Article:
They swept proudly past, glittering in the morning sun in all the pride and splendor of war. We could hardly believe the evidence of our senses. Surely that handful of men were not going to charge an army in position? Alas! It was but too true -- their desperate valour knew no bounds, and far indeed was it removed from its so-called better part -- discretion. They advanced in two lines, quickening the pace as they closed towards the enemy. A more fearful spectacle was never witnessed than by those who, without the power to aid, beheld their heroic countrymen rushing to the arms of sudden death. At the distance of 1200 yards the whole line of the enemy belched forth, from thirty iron mouths, a flood of smoke and flame through which hissed the deadly balls. Their flight was marked by instant gaps in our ranks, the dead men and horses, by steeds flying wounded or riderless across the plain. The first line was broken -- it was joined by the second, they never halted or checked their speed an instant. With diminished ranks, thinned by those thirty guns, which the Russians had laid with the most deadly accuracy, with a halo of flashing steel above their heads, and with a cheer which was many a noble fellow's death cry, they flew into the smoke of the batteries; but ere they were lost from view, the plain was strewed with their bodies and with the carcasses of horses. They were exposed to an oblique fire from the batteries on the hills on both sides, as well as to a direct fire of musketry.

Through the clouds of smoke we could see their sabers flashing as they rode up to the guns and dashed between them, cutting down the gunners as they stood. The blaze of their steel, like an officer standing near me said, "was like the turn of a shoal of mackerel." We saw them riding through the guns, as I have said; to our delight, we saw them returning, after breaking through a column of Russian infantry and scattering them like chaff, when the flank fire of the battery on the hill swept them down, scattered and broken as they were. Wounded men and dismounted troopers flying towards us told the sad tale -- demigods could not have done what they had failed to do. At the very moment when they were about to retreat, a regiment of lancers was hurled upon their flank. Colonel Shewell, of the 8th Hussars, saw the danger and rode his men straight at them, cutting his way through with fearful loss. The other regiments turned and engaged in a desperate encounter. With courage too great almost for credence, they were breaking their way through the columns which enveloped them, where there took place an act of atrocity without parallel in modern warfare of civilized nations. The Russian gunners, when the storm of cavalry passed, returned to their guns. They saw their own cavalry mingled with the troopers who had just ridden over them, and to the eternal disgrace of the Russian name, the miscreants poured a murderous volley of grape and canister on the mass of struggling men and horses, mingling friend and foe in one common ruin. It was as much as our Heavy Cavalry Brigade could do to cover the retreat of the miserable remnants of that band of heroes as they returned to the place they had so lately quitted in all the pride of life.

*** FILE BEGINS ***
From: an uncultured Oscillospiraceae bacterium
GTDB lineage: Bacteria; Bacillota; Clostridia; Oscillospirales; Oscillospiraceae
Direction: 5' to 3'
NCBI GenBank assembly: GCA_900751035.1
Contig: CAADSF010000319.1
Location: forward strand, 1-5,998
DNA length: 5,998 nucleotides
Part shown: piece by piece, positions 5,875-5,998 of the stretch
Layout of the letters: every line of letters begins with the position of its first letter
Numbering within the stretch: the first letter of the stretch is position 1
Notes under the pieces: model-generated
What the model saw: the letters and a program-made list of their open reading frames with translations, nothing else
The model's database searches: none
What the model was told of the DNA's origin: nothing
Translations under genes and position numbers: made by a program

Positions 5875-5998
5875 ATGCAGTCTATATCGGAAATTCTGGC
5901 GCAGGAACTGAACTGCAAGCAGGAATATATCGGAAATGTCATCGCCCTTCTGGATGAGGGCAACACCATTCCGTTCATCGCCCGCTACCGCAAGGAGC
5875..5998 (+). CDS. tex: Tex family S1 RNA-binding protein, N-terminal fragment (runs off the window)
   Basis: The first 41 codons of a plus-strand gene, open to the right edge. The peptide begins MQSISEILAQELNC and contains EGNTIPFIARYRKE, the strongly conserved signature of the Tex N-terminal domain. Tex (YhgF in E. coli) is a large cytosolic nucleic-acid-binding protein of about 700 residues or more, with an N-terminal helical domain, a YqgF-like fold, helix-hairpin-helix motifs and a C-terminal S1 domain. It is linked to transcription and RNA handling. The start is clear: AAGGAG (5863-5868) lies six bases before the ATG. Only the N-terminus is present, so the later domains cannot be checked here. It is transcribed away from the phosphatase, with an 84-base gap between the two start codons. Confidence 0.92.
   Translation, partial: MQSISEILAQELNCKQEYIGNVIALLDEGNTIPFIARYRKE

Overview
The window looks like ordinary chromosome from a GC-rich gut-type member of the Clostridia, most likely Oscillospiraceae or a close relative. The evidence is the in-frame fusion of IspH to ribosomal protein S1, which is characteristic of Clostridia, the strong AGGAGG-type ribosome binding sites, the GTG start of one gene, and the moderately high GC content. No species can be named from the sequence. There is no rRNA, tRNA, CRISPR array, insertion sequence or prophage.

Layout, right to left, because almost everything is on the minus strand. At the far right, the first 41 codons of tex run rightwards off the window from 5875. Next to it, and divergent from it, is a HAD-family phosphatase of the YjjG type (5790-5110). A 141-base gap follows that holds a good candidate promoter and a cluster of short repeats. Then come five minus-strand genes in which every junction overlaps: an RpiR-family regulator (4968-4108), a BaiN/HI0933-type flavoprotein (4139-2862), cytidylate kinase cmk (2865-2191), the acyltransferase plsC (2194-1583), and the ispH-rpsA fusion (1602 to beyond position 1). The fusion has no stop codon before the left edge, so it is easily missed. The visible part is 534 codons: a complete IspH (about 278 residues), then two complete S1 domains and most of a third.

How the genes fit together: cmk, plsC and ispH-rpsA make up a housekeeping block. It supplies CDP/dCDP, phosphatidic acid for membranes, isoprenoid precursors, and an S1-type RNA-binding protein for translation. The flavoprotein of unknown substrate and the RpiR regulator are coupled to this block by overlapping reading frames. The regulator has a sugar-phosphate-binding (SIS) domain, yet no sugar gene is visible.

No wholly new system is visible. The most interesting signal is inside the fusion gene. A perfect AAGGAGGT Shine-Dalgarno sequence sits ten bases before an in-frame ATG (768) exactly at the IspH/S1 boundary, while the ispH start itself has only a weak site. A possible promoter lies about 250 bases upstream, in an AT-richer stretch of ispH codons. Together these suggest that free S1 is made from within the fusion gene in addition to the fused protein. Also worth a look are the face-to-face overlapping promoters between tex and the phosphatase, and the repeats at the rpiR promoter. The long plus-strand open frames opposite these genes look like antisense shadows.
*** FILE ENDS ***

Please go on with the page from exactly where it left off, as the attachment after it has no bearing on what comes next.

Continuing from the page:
At 11:35 not a British soldier, except the dead and dying, was left in front of those bloody Muscovite guns …

Alfred, Lord Tennyson was Poet Laureate at the time and, as Laureate, it was part of his remit to compose work based on the important events of the day. In his poem, written in the December of 1854 and based on his recollections of the article above, Tennyson too glorifies the bravery of the ordinary soldiers, exclaiming for the country to “Honour the Light Brigade, Noble six hundred!” BUT he also notes the fact there had been a mistake made (“someone had blunder’d”) and that the men were blindly following flawed orders (“Their's not to make reply, Their's not to reason why, Their's but to do and die”). The poem is reproduced in full below for you to read and, if you read it aloud, you will hear the charge itself, the rhythm of the hoof beats in the metre of the verses, the onomatopoeia (words that sound like what they are) of cannon, flash, shatter and thunder adding to the smoke and the noise and confusion of the words themselves. It is interesting to note that Tennyson didn’t actually sign this poem, fearing that his lack of patriotism in pointing out the “blunder” may be seen as “unbecoming of the Laureate” although he did actually record it onto wax disc, one of the first ever voice recordings and amazing to think it has survived.

Half a league, half a league,
Half a league onward,
All in the valley of Death
Rode the six hundred.
'Forward, the Light Brigade!